The individual country pages (subpages) of the Web site at

were closed early December 1999 and an auto-redirect command was added on 29.12.1999.

PRESS RELEASE TO DX Newsletters and DX editors,

January 2001

World Wide Licensing Information available Free-of-Charge on the Internet

It is now five years ago when I started creating my Web pages dedicated to radio amateurs who want to find information about getting visitor's license in order to combine traveling and DXing together. In the beginning the work was mainly about getting information from various sources to have enough start-up material from as many countries as possible. In relatively short time the number of countries was more than one hundred (DXCC) and I considered it as a big and major achievement. To day it 230 and the pages are voluminous.

The licensing web pages contain all the necessary information and contacts needed when you apply a visitor's license. There are application forms and traveling formation and also local hints like addresses, contacts, accomodation and touristic links and similar helping to guide you to and on the DX spot. The standard structure of country subpages is the following: address, telephone and fax number of PTT, paperwork needed, the best way to get a license, license fee, special call signs, how long does it take before you can operate, license restrictions, customs, useful local contacts, places to operate from, and notes.

Early 1997 the ARRL got interested in my pages and they soon started their own service partly linked to mine. Since the early beginning we have been collaborating together and the updating responsibilities of World Wide Licensing Web pages are shared between ARRL and myself. For over two years the number of countries (license administrators) has been 230 about which there exists information on my Web pages. In the DXCC sense the number of entities is much bigger because many DXCC countries have one and same administrator. A good examples of this is Australia which covers altogether 9 separate DXCC entities and the same licensing system applies in principle to all of them. (In principle because some of them need also landing permission!) Summer 1999 US started implementing the CEPT system and that made everything much easier for US hams in Europe and it also gave a possibility for European radio amateurs to visit US Pacific Islands with the CEPT license. That explaines some of the recent DXpeditions to KH* countries by Europeans!

My greatest work has been in continuous updating of the World Wide Licensing Web pages. The amount of information on the pages is enormous and if numbers can tell something here they are: 165 separate files having a total volume of plain text 1080 kBytes. To manage it, keep it in some kind of an order, change the server from one place to another etc. and to update it is a major project. Because all is taken from my free time and evening hours it may sometimes take a few weeks until I have possibility to update the subpages. Nevertheless I have managed quite well and when the panic has been the greatest the menthal support from users and ARRL has given enough encouragement to continue the work. A free-willing service like this takes its time and if I cannot do the updates immediately then they will be done later on.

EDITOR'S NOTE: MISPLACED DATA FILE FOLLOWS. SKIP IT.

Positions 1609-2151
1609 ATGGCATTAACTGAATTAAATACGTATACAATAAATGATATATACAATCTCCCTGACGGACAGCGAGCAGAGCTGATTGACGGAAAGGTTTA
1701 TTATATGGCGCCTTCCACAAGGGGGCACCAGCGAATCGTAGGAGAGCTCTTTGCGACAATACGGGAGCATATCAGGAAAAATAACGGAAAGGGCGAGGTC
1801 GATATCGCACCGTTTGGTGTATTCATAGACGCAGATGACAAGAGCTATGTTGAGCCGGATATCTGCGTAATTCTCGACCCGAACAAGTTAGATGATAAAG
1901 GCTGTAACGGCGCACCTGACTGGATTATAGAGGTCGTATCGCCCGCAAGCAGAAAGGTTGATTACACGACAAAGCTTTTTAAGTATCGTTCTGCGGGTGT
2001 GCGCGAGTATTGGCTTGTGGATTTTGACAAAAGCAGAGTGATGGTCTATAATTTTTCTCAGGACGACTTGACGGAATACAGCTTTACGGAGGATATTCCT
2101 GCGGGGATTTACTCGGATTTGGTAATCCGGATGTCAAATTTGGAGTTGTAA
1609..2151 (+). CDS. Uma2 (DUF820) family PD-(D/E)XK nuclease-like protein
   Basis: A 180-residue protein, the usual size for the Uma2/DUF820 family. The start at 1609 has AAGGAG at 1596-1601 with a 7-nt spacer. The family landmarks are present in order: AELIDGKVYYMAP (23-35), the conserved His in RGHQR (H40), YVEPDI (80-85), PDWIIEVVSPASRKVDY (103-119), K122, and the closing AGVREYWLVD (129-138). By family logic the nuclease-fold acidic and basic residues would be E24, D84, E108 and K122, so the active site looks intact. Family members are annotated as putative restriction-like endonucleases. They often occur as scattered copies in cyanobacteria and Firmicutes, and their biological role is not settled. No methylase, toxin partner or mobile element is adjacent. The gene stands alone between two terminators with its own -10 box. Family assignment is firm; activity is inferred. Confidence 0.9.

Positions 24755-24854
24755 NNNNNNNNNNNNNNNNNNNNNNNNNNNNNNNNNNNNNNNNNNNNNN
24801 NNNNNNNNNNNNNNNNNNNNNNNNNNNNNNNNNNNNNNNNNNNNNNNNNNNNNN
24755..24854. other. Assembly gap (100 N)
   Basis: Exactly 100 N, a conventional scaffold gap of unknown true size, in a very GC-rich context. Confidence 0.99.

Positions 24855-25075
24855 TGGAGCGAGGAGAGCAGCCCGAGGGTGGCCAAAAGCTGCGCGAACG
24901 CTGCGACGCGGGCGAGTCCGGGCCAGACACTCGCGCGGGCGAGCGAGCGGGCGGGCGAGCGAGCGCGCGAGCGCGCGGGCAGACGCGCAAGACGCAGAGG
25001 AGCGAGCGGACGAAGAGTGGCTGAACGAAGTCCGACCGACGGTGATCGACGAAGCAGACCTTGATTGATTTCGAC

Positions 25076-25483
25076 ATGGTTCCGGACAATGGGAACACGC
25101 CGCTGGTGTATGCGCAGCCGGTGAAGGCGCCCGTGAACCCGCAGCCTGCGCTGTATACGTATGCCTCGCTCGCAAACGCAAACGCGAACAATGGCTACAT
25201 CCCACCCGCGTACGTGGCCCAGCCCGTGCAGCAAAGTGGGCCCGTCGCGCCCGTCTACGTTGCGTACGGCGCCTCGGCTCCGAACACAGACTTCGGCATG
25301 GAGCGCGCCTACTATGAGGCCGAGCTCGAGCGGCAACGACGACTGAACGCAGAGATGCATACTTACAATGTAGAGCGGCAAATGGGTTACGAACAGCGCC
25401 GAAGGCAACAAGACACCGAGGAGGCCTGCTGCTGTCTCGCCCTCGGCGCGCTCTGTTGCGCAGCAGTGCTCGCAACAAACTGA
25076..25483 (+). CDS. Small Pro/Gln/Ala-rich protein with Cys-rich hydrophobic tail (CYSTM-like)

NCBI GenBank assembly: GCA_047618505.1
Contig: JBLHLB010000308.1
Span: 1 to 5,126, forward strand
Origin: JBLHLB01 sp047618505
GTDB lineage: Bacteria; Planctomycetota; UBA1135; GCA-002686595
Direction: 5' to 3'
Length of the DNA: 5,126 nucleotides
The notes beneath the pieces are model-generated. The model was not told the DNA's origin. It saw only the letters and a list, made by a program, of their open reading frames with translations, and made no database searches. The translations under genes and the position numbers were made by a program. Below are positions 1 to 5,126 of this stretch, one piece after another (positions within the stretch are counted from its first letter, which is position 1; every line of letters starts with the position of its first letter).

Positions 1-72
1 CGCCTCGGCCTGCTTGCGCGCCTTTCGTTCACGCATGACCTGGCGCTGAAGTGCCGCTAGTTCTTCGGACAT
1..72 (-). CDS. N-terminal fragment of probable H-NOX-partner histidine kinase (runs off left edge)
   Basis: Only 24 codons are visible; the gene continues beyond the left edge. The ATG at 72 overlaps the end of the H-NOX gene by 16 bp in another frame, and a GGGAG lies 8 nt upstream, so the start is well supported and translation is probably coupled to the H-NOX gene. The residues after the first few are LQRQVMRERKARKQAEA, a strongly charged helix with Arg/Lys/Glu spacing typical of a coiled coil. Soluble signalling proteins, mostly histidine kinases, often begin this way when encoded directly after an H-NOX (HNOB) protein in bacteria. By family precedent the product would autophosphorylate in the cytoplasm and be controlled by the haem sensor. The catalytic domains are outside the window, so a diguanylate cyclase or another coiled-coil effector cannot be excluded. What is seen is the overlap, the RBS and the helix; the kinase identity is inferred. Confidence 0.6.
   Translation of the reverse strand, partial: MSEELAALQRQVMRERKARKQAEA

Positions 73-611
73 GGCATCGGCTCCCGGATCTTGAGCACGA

The number of visitors in a year has been about ten thousand over the past three years, i.e. 200 visitors per week, which is pretty good figure but could also be larger if wanted. Many, many DX-peditions have used the pages to get initial information for their DX trips. Many are the individual radio amateurs who have helped me and ARRL in getting the new and latest information, experiences and feedback from the DX spots. Altogether the number of contributors to my pages is 165 radio amateurs from all parts of the world who have helped me in updating, improving or correcting the information. For some countries it is very difficult to get any reliable information at all. Here a good example is the Former Soviet Union or Russia and there is simply at the moment no single source which could be pointed and told to be reliable.

My long term plan is to get as many national leagues or radio societies interested about putting up their own licensing pages on their Web server so that the updating work would be nationally handled. So far it has succeeded in quite many cases but it is very hard for those countries where the national society hardly exists or is having serious financing problems and lack of writing English and maybe limited access to the Internet. My wish and plea to the national societies is that they try to do their own visitor's pages to help other radio amateurs, and also to facilitate their own work in the form of less enquiries about application forms and instructions etc. that can be downloaded from the Web. If we can get this work started I wish that within a few years the situation has improved quite much.

The second and most important wish that I have is that please send your feedback after your DX trip to me. Every single piece of information is important in this respect.

With these wishes I hope the DX year 2001 to be better and higher in DX traveling activity than ever before!


Information on licensing abroad for radio amateurs by OH2MCN may be found at the URL  

and the ARRL licensing Web pages are at URL

Veikko Komppa "Veke" OH2MCN